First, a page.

The videos are designed to help you familiarize yourself with the two most important sections of the test: Quantitative and Verbal Reasoning. According to Dawn Piacentino, Director of Communications and Services for the GRE Program at ETS, , “In less than 20 minutes each, these videos walk test takers through examples of the different question types in the test, provide strategies for answering each question type, and share useful tips and strategies.”

News from ETS: New GRE Test Centers Open in India

Starting in July this year, the GRE program made additional testing available across the country to support the growing demand in India. The cities where additional testing will be available include Ahmadabad, Bangalore, Bhopal, Calcutta, Dehradun, Hyderabad, Mumbai, New Delhi, Vadodara and Vasad. A surprise inclusion is Nasik. Pune is yet, however to get a test center of its own despite the large number of test takers from Pune.

Dawn Piacentino, Director of Communications and Services for the GRE Program at ETS explains that there are two reasons for the increase in the number of test-takers: “Interest in the GRE revised General Test has been steadily growing as more people are choosing to submit GRE scores when applying for an MBA or specialized master’s program. The number of graduate schools around the world who accept GRE scores is also on the rise, giving GRE test takers a lot of options.” The GRE is obviously still aggressively challenging the position of the GMAT a the premiere test for students seeking admission to MBA programs in the United States.

The Revised General GRE: All the Details

The Revised General GRE was introduced in August 2011. But if you are thinking of giving the GRE just now, it is still all pretty new to you. So, what is the test like? What are the sections, what are the questions like and what are the challenges? Contained in this blog are links to descriptions of every section in the GRE and a description of some of the most important challenges they offer.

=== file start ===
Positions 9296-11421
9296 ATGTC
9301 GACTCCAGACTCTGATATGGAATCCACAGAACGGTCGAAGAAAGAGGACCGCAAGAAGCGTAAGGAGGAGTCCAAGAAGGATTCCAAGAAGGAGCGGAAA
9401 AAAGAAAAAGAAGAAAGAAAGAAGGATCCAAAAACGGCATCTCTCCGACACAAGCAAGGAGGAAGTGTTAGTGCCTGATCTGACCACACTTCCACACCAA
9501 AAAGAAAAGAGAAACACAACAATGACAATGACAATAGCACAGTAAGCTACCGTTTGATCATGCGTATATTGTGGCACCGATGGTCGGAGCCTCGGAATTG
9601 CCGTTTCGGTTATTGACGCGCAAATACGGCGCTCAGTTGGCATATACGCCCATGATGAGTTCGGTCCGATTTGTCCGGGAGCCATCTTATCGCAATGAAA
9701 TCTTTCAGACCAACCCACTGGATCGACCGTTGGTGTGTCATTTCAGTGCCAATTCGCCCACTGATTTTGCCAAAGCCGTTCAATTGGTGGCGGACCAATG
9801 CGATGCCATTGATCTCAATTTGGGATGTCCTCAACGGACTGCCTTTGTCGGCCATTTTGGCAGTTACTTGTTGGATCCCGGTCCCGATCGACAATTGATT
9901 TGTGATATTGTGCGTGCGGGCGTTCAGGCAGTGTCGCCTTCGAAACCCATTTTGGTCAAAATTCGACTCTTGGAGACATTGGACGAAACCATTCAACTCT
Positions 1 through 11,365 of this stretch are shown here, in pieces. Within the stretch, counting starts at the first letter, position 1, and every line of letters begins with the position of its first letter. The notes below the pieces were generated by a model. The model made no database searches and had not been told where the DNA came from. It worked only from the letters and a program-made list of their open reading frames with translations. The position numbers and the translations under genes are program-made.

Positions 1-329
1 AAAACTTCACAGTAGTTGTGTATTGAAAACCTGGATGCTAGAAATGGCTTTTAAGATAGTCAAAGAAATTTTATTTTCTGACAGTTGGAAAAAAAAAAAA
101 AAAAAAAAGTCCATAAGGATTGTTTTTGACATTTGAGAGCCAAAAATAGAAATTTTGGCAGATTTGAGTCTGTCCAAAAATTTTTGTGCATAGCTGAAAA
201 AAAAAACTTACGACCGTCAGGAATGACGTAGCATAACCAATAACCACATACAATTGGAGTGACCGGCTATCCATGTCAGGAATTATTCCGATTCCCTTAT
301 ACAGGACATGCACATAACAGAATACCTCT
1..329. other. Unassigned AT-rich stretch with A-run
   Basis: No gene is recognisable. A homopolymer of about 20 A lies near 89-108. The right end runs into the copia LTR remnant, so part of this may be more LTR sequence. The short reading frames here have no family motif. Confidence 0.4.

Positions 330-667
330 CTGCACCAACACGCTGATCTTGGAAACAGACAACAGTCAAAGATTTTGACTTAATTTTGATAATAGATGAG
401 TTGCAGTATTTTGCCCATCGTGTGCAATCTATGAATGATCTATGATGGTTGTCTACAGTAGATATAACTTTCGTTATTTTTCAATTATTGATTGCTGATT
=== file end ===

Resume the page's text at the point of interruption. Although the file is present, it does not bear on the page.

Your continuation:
Click on the links below to go to he individual posts.

Quantitative Comparison Questions: Doubtful D!

~ by our Maths Faculty

Now, here’s a tip about the weird GRE question type called Quantitative Comparison or simply QC. As we know, in QC questions there are two columns, ‘A’ and ‘B’, containing some quantities. Our job is to evaluate the quantities and compare their magnitudes. In QC questions, the options are always as follows:

(A) Quantity under Column A is GREATER THAN quantity under Column B

(B) Quantity under Column A is LESS THAN quantity under Column B

(C) Quantity under Column A is EQUAL TO quantity under Column B

(D) RELATIONSHIP CANNOT BE ESTABLISHED using the given information.

Now look at this example:

x2 – 2x – 24 = 0

y2 – 3y + 2 = 0

Column A Column B

x y

The question asks us to compare ‘x’ and ‘y’. In order to get the answer, we need to solve both the quadratic equations. When we do this, we get the following values: x (4, -6) and y (2, 1)

Thus, if we pick 4 as the value of ‘x’, it is greater than both values of ‘y’. Hence, option (B) and option (C) can be rejected outright.

Now, we are left with only two options, (A) and (D). But if we pick -6 as the value of ‘x’, it is less than both the values of ‘y’ so, we have to eliminate option (A) and thus, we have option (D) as the final answer!

Why was this example given? To show you that is that the only time we need to be extra cautious when solving QC questions is when we think that the answer is probably option D!

Now, try this one:

X < (1/X)

Column A Column B

X X2

CBT – Practice on the Computer-Based Tests (1 month before GRE test)

The final stage of your GRE prep is taking practice GRE computer-based tests. If you are a student at Dilip Oak’s Academy, here is the plan – if you’re not, you are missing out!

• Start doing the Computer-based tests 3 weeks-1 month before the GRE.
• There are 10 Oaks tests (5 to be taken in the lab and 5 online) and two PowerPrep tests from the ETS, making a total of 12.
• Going through all of them, at the rate of one every 2-3 days will take about a month.

GRE Test Prep: Reading Comprehension and Discrete Questions: Challenges & Tips

So, you are preparing for the GRE test. You know that the Verbal section is going to be demanding. What are the big challenges in the Verbal section of the Revised General GRE?